The AI market is expanding in a blaze across every continent. In North America alone, the AI market is expected to grow to around $203 billion in 2026. It's integral in uses ranging from self-driving cars to digital voice assistants to sentiment analysis. In short, many companies are finding the results so impressive that they’re choosing containerized architectures and platforms as the basis of entirely new IT strategies.
See below for two specific industries that have recently benefited from containerization:
Retail: Containerization has helped retailers handle the continuing explosion in e-commerce. With e-commerce sales doubling and tripling, retailers have positioned themselves to handle the increased workflow by creating cloud-native platforms that are reliable, fast, scalable, and efficient. Containers are integral to the speed and agility needed to handle this.
International Services: Organizations that serve clients across continents have also turned to containerization. Managing the demands of deploying, managing, and maintaining services across a number of regions lends itself naturally to the speed and efficiency of deploying containers across the cloud.
In fact, most industries have noticed that they can begin to eliminate the complexity associated with portability and siloed environments by running containers across on-premises and public cloud. Containerization has been deployed across nearly every industry, each with its own uses.
The manufacturing and automobile industries use containers to optimize their value chains. In gaming, containerization helps to speed up building and scaling new games. Healthcare and life sciences use it to improve patient experience, keeping track of millions of patients and experiments on their cloud platforms and improving services by iterating rapidly based on customer/patient feedback. Media and entertainment companies capitalize on microservices to manage content and distribution operations.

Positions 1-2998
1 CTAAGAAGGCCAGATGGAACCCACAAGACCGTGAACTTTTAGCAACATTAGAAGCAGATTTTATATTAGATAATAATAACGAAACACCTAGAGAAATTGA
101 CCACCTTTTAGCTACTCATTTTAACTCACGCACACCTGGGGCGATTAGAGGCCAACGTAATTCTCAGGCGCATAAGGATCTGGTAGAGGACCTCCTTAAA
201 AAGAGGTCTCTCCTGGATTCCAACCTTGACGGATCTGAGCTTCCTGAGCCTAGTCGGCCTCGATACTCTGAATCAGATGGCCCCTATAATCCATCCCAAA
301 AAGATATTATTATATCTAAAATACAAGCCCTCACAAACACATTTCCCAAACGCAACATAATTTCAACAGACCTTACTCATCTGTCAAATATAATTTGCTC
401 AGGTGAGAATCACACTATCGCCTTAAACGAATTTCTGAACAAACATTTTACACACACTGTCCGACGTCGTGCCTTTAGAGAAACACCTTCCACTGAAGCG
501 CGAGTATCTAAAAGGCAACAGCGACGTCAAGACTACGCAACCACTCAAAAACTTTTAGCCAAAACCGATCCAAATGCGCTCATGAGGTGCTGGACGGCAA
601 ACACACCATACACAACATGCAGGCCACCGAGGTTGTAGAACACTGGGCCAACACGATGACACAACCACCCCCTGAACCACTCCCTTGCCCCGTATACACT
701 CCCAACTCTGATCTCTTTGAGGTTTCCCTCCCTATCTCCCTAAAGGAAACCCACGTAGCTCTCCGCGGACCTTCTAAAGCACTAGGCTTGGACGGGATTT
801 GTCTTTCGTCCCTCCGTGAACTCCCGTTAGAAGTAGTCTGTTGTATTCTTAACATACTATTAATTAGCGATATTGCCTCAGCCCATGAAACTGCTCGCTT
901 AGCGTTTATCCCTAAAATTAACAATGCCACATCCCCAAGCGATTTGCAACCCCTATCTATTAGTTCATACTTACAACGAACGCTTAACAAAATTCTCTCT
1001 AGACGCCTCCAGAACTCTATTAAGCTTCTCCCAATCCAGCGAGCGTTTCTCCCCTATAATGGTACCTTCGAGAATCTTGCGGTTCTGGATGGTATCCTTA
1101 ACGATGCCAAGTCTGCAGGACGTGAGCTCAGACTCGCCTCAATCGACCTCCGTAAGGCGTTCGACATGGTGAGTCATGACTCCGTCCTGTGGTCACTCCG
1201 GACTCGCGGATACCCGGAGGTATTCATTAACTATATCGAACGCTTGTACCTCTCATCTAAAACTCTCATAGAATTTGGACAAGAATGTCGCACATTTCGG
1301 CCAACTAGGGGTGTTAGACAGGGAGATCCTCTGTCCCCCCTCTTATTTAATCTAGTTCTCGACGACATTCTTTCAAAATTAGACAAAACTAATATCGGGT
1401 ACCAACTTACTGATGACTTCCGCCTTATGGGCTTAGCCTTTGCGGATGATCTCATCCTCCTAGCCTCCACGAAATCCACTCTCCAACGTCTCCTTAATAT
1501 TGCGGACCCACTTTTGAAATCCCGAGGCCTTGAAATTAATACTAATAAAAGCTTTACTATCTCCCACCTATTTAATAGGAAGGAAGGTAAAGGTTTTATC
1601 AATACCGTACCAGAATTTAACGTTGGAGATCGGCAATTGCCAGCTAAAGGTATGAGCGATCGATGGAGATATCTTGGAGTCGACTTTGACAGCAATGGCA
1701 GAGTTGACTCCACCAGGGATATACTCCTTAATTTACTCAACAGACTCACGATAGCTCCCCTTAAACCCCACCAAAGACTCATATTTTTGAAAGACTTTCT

Adoption of containers technology is growing quickly. This is likely due to the shorter time-to-market development cycles, lower capital expense needs, IT resource savings, and much lower unplanned downtimes. Expect more and more containerization use cases to come as more companies learn its benefits.
HPE and the increased use of container management
Today, having agile processes around application development and deployment is crucial for business success. HPE has been on the forefront of containerization from the beginning of AI technology and has offered several industry-first container solutions.
With HPE GreenLake, you can modernize on-premises applications with a container platform delivered as a service. It can help you to speed application transformation and development, while reducing complexity and optimizing costs. Because HPE GreenLake uses a pay-per-use model, you can get started quickly, scale up or down as needed, and pay only for what you use.
The HPE Ezmeral Container Platform uses open source Kubernetes and acquired technologies to containerize applications in a hybrid cloud environment. The platform provides a secure multi-tenant control plane for deploying multiple on-premises or cloud-based Kubernetes clusters, which is essential in supporting both legacy and cloud-native workloads. It excels at bringing the speed and efficiency of containers to both cloud-native microservices apps and non-cloud-native monolithic apps.
HPE also offers the software and services to help enterprises modernize more of their enterprise applications, with containerized application deployments spanning on-premises infrastructure, multi-cloud, and edge computing. The HPE Ezmeral Container Platform can deploy application containers on bare-metal, virtual machines, or cloud instances, providing the ability to reduce complexity and costs while ensuring enterprise-grade security and bare-metal performance.
Also released in 2021, HPE Ezmeral Container Platform and ML Ops 5.3 focuses on advancing HPE clients’ AI, analytics, DevOps, and hybrid cloud capabilities. This new iteration makes it simpler than ever for clients to employ an industrialized approach to data science.
HPE is not the only large infrastructure vendor hoping to capture a part of the container market—far from it—but it stands to capture the new wave of cloud-native applications while giving enterprises an easy on-ramp to Kubernetes.